The doctrine of lapse was a policy of annexation initiated by the East India Company in the Indian subcontinent about the princely states, and applied until the year 1858, the year after Company rule was succeeded by the British Raj under the British Crown.

Elements of the doctrine of lapse continued to be applied by the post-independence Indian government to derecognise individual princely families until 1971, when the recognition of former ruling families was discontinued under the 26th amendment to the Indian constitution by the Indira Gandhi's government.

The Doctrine

According to the doctrine, any Indian princely state under the suzerainty of the East India Company (EIC) (the dominant imperial power in the Indian subsidiary system), would have its princely status abolished (and therefore be annexed into British India) if the ruler was either "manifestly incompetent or died without a male heir".[1] The latter supplanted the long-established right of an Indian sovereign without an heir to choose a successor.[2] In addition, the EIC decided whether potential rulers were competent enough. The doctrine and its applications were widely regarded as illegitimate by many Indians, leading to resentment against the EIC.

The policy is most commonly associated with Lord Dalhousie, who was the Governor General of the East India Company in India between 1848 and 1856. However, it was articulated by the Court of Directors of the East India Company as early as 1847 and several smaller states had already been annexed under this doctrine before Dalhousie took over the post of Governor-General.[3] Dalhousie used the policy most vigorously and extensively, though, so it is generally associated with him.


At the time of its adoption, the East India Company had imperial administrative jurisdiction over wide regions of the subcontinent. The company took over the princely states of Satara (1848), Jaitpur and Sambalpur(1849), Bhagat (1850), Udaipur (1852), Jhansi (1854), Nagpur (1854), Tore and Arcot (1855) under the terms of the doctrine of lapse. Awadh (1856) is widely believed to have been annexed under the Doctrine of Lapse. However, it was annexed by Lord Dalhousie under the pretext of mis-governance. Mostly claiming that the ruler was not ruling properly, the Company added about four million pounds sterling to its annual revenue by this doctrine.[4] Udaipur State would have local rule reinstated by the EIC in 1860.[5]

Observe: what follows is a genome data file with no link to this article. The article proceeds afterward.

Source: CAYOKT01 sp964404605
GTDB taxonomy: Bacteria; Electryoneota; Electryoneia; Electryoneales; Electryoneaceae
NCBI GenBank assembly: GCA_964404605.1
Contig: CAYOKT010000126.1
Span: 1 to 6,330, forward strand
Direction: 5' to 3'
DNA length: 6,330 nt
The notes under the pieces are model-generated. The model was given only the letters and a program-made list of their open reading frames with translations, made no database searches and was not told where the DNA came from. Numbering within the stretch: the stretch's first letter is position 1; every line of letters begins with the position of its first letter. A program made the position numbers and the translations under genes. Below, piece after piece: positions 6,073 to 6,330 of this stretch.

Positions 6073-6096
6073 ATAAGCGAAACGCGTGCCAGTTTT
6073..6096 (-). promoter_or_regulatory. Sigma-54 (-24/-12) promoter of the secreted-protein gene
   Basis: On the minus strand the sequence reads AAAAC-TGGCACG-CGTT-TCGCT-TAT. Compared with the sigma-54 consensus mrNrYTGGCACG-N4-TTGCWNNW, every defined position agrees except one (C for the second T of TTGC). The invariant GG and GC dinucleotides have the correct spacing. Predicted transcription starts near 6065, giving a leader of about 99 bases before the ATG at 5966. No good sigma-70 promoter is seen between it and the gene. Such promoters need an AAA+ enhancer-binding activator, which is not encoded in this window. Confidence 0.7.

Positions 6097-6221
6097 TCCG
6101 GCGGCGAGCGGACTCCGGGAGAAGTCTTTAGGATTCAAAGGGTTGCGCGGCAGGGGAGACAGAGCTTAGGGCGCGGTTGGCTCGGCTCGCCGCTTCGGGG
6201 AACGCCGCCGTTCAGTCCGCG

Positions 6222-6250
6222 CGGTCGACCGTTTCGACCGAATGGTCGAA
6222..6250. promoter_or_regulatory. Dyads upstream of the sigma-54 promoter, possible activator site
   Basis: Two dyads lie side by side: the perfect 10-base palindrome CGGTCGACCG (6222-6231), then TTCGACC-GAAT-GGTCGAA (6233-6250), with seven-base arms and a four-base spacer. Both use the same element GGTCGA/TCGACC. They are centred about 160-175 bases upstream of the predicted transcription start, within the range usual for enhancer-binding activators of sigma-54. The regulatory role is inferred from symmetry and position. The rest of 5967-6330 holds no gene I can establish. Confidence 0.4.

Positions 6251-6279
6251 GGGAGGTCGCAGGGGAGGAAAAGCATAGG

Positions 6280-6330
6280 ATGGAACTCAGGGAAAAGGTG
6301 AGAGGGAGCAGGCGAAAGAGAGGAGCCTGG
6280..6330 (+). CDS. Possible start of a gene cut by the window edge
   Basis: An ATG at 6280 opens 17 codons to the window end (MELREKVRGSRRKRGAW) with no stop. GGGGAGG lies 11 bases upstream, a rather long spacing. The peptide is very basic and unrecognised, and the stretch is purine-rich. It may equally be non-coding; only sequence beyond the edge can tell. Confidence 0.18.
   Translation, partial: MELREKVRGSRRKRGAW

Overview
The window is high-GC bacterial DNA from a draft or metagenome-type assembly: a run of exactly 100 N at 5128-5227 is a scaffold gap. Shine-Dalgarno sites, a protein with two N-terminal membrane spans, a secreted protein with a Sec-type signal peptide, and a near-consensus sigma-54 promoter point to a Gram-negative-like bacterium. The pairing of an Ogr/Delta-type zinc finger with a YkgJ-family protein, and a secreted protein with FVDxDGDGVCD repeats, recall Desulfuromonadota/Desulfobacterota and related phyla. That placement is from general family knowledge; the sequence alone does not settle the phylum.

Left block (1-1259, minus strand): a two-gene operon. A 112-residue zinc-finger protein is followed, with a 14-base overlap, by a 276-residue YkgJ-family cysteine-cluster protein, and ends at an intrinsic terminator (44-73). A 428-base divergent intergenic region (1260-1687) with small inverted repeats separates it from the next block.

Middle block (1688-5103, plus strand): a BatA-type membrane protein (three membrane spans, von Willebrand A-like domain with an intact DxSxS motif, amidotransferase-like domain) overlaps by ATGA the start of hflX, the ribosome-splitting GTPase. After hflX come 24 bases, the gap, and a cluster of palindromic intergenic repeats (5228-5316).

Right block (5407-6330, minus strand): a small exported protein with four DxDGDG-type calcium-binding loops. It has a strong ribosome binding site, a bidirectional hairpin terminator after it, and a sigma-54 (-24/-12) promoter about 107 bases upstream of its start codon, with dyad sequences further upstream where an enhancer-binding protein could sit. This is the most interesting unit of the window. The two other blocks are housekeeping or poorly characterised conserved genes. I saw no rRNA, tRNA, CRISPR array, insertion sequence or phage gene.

With the increasing power of the East India Company, discontent simmered among many sections of Indian society, included disbanded soldiers; these rallied behind the deposed dynasties during the Indian Rebellion of 1857, also known as the Sepoy Mutiny. Following the rebellion, in 1858, the new British Viceroy of India, whose rule replaced that of the East India Company, renounced the doctrine.[6]

The princely state of Kittur ruled by Queen Chennamma was taken over by the East India Company in 1824 by imposing a 'doctrine of lapse'. So it is debatable whether it was devised by Lord Dalhousie in 1848, though he arguably made it official by documenting it.

Dalhousie's annexations and the doctrine of lapse had caused suspicion and uneasiness among most ruling princes in India.

Doctrine of lapse before Dalhousie

Dalhousie vigorously applied the lapse doctrine for annexing Indian princely states, but the policy was not solely his invention. The Court of Directors of the East India Company had articulated this early in 1834.[7] As per this policy, the Company annexed Mandvi in 1839, Kolaba and Jalaun in 1840 and Surat in 1842.